J.J. Redick has zoomed to the top of the contenders’ list to join ESPN’s top NBA game broadcast team, sources tell Front Office Sports.
Redick, fellow ESPN analyst Doris Burke and Richard Jefferson, and four-time NBA head coach Doc Rivers are all in play to possibly succeed the laid-off Jeff Van Gundy, said sources.
They would join the returning No. 1 game team of analyst Mark Jackson and play-by-play announcer Mike Breen.
The question for ESPN is whether it wants to continue a three-person broadcast booth for its top NBA games. That’s unusual in today’s sports media climate.
Or install a two-person booth along the lines of ESPN’s “Monday Night Football” duo of Troy Aikman and Joe Buck?
If Redick gets the top analyst, it will mark a meteoric rise at ESPN for the 39-year-old sharphshooter.
The all-time leading scorer at Duke University only joined ESPN during the 2021-2022 season after a 15-year career in the NBA.
But the smart, savvy Redick has shown his willingness to give big opinions while throwing elbows on-air with ESPN stars Stephen A. Smith and Kendrick Perkins. He’s worked game and studio NBA analysis for ESPN, while co-starring on shows such as Smith’s “First Take.”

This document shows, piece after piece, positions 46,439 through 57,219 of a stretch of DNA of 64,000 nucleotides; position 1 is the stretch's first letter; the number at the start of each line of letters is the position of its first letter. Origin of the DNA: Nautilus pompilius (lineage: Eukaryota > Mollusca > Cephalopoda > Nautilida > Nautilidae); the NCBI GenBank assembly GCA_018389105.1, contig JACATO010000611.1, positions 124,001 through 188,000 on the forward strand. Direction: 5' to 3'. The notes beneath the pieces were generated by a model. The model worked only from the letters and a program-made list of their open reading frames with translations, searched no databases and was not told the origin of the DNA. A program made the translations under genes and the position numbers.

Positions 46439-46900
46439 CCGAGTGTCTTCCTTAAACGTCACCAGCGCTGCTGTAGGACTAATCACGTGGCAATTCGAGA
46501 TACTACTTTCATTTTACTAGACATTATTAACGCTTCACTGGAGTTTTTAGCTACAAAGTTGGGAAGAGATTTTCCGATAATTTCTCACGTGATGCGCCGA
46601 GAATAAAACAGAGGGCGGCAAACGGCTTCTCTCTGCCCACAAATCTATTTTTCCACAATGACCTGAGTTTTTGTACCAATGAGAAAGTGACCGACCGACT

Then again, the talented Burke has earned her shot at the No 1 NBA announce team. She’s called the NBA Finals on the radio for ESPN since 2020.
With ESPN poised to enter bruising billion-dollar negotiations to retain its NBA media rights, Burke would help the network make history by becoming the first woman to call the NBA Finals on a television broadcast.
Rivers and Al Michaels called the 2004 NBA Finals for Walt Disney’s Co.’s ABC. But the longtime NBA coach returned to the bench the following year, eventually leading the Boston Celtics to the 2008 NBA Championship. He was fired by the Philadelphia 76ers in May following their Eastern Conference Semifinals playoff loss to the Celtics.
This week, Rivers said he was still determining his coaching future. “I don’t know what I’m gonna do,” he told TMZ. “I’m just gonna enjoy life.”